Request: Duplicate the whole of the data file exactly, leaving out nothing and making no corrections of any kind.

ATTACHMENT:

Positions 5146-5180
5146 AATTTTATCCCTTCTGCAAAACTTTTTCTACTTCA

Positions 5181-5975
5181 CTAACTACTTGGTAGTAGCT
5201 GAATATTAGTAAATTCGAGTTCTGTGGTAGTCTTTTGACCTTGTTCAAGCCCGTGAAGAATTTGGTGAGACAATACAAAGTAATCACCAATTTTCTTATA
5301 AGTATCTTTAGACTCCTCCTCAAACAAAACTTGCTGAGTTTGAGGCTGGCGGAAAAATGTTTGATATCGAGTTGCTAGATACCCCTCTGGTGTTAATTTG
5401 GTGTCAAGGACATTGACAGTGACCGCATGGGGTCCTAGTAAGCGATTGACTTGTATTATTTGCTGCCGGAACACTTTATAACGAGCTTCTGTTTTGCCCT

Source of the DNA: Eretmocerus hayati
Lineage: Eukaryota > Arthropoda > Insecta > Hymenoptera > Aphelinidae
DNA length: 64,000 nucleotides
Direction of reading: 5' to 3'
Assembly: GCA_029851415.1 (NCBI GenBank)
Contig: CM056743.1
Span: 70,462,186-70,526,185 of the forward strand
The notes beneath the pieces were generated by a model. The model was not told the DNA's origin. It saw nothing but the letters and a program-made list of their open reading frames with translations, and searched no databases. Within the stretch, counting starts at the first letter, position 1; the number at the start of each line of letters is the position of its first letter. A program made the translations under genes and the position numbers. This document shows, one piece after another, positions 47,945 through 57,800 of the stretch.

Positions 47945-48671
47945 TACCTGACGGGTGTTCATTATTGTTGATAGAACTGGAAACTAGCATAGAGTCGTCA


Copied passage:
Positions 5146-5180
5146 AATTTTATCCCTTCTGCAAAACTTTTTCTACTTCA

Positions 5181-5975
5181 CTAACTACTTGGTAGTAGCT
5201 GAATATTAGTAAATTCGAGTTCTGTGGTAGTCTTTTGACCTTGTTCAAGCCCGTGAAGAATTTGGTGAGACAATACAAAGTAATCACCAATTTTCTTATA
5301 AGTATCTTTAGACTCCTCCTCAAACAAAACTTGCTGAGTTTGAGGCTGGCGGAAAAATGTTTGATATCGAGTTGCTAGATACCCCTCTGGTGTTAATTTG
5401 GTGTCAAGGACATTGACAGTGACCGCATGGGGTCCTAGTAAGCGATTGACTTGTATTATTTGCTGCCGGAACACTTTATAACGAGCTTCTGTTTTGCCCT

Source of the DNA: Eretmocerus hayati
Lineage: Eukaryota > Arthropoda > Insecta > Hymenoptera > Aphelinidae
DNA length: 64,000 nucleotides
Direction of reading: 5' to 3'
Assembly: GCA_029851415.1 (NCBI GenBank)
Contig: CM056743.1
Span: 70,462,186-70,526,185 of the forward strand
The notes beneath the pieces were generated by a model. The model was not told the DNA's origin. It saw nothing but the letters and a program-made list of their open reading frames with translations, and searched no databases. Within the stretch, counting starts at the first letter, position 1; the number at the start of each line of letters is the position of its first letter. A program made the translations under genes and the position numbers. This document shows, one piece after another, positions 47,945 through 57,800 of the stretch.

Positions 47945-48671
47945 TACCTGACGGGTGTTCATTATTGTTGATAGAACTGGAAACTAGCATAGAGTCGTCA